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You can now read the source code that took humans to the Moon

You can now read the source code that took humans to the Moon

You can now read the source code that took humans to the Moon

The Apollo 11 source code, the project that managed to put a man on the moon, has been released this week.

This month marks the 47th anniversary of the moment Neil Armstrong set foot on the Moon, ending the human being’s obsession with reaching the satellite that greeted him every night, and establishing the starting point of a new space age. in which we continue looking for the next place in the space to step on.

A historical event, fruit of the collaboration of hundreds of men and women who gave their best to achieve the feat. Although it was necessary to completely change the way things are done.

How MIT created the Apollo 11 source code

This is what happened to the Draper Laboratory, at the time known as the MIT Instrumentation Laboratory. His mission was create the software that will control the flight of the Apollo 11 spacecraft, and as such it was a mission of paramount importance; the programmers had in their hands the lives of three astronauts, and the worst thing was that they had nowhere to lean on.

In the mid-1960s, there simply wasn’t the technology needed to create reliable software for a spacecraft, it was kind of science fiction. So at MIT they decided to do the dirty work and create their own technology.

Thus was born the memory of wired cores, or rope memory, a new type of memory that as you can see has the form of cables arranged in a kind of path; the programmers had to work in assembly language to create the programs that were to be included in that memory, which was read-only.

Assembly language is a very low-level type of language, and that means it doesn’t have as many layers of abstraction as a popular programming language can have today.

When you program in assembly language, you have to speak in the processor language; you can’t just print hello world ‘, you just have to access memory addresses, move data from one place to another, and cross your fingers for everything to work. And of course, since each processor is different and has its own language, the program you are going to create will not serve you for any other system.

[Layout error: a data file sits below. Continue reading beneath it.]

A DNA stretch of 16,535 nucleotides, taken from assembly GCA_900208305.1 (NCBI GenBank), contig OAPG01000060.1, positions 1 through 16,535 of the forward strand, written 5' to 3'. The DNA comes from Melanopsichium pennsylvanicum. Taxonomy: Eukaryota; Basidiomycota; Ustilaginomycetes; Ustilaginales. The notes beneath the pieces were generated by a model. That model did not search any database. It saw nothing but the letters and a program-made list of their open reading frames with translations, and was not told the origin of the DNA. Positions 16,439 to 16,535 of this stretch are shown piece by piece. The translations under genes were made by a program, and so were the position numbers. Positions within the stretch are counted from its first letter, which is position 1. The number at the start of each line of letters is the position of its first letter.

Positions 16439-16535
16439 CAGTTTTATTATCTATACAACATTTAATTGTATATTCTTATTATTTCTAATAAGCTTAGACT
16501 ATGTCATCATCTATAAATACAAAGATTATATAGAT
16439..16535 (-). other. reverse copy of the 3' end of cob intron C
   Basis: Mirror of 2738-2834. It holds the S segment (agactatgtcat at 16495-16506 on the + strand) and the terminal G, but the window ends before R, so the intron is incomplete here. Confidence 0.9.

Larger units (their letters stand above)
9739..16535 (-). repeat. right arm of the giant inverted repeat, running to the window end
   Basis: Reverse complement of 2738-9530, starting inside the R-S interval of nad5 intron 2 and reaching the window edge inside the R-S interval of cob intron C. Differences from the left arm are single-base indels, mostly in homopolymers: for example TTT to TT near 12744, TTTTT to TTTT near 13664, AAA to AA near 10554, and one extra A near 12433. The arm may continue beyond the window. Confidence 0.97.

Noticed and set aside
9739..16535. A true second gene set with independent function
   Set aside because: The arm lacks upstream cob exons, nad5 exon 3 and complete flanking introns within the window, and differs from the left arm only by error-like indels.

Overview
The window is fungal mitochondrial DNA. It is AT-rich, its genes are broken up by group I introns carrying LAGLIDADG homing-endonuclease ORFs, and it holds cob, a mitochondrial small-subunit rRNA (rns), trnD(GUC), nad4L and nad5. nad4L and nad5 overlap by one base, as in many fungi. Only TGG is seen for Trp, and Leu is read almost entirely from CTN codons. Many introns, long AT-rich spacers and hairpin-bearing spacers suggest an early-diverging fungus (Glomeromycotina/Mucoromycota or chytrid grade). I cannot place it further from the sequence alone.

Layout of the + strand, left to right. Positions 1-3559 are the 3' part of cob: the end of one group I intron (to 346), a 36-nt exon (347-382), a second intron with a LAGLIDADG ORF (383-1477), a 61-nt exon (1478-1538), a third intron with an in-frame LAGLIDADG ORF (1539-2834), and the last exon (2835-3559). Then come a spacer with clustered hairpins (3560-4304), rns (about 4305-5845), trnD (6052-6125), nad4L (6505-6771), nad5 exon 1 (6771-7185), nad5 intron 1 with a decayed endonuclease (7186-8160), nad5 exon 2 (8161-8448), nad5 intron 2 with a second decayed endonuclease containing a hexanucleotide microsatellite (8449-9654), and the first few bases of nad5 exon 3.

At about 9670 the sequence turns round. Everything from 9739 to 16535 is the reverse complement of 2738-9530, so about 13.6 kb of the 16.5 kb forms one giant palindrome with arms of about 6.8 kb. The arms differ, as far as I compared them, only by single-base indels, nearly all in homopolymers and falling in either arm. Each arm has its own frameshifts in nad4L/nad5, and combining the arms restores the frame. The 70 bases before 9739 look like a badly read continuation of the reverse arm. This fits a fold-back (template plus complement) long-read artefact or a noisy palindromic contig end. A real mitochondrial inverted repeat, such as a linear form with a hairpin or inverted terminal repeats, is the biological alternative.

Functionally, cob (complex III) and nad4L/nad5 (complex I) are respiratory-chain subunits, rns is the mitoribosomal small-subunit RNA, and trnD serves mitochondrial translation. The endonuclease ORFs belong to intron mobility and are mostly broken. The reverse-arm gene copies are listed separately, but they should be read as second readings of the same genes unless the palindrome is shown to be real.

Yes, programming in assembler is the worst. The result is a huge number of lines of code, which we can see in this famous photograph by Margaret Hamilton, director of software engineering for the Apollo project, posing next to the printed code.

Stories, jokes and tricks saved in the Apollo 11 code

These papers were kept in the MIT file, until someone decided to scan them; But the time that had passed made many pages barely legible. Still, MIT posted the images online, and the Internet did the rest. The entire code was transcribed and this week a NASA Fellow Fellow posted it on Github for everyone to see.

In this historical code we can find many ingenious solutions to the problems encountered engineers, if you know how to read this assembly language. Or you can just look for cool stuff in the code comments; you will recognize them because they start with the # sign.

On reddit they have compiled some examples of these comments, and possibly the funniest, and at the same time the one that gives more food for thought, is one in which the programmer marks an order as temporary, I hope, I hope, I wait.

But no, that temporary solution ended up being part of the final code, and I assure you that in real life the same thing happens, the code that you have put only as a temporary solution because you have other things to do will probably stay there in the final version, however ugly it may be.

In the comments we also find jokes and little stories. For example, the source of the BURN_BABY_BURNMASTER_IGNITION_ROUTINE file comes from Burn, baby! Burn !, a phrase made famous by radio presenter Magnificent Montague, which in turn inspired Marvin X for his poem about the Watts riots in Los Angeles in 1965.

Line 666 of the lunar landing equations file includes a comment that talks about a MYSTERIOUS NUMBER (sic), in a kind of spanglish.

And if you want to know how astronauts operated this system, you can use the AGC (Apollo Guidance Computer) emulator created based on this source code.

Apollo 11 on Github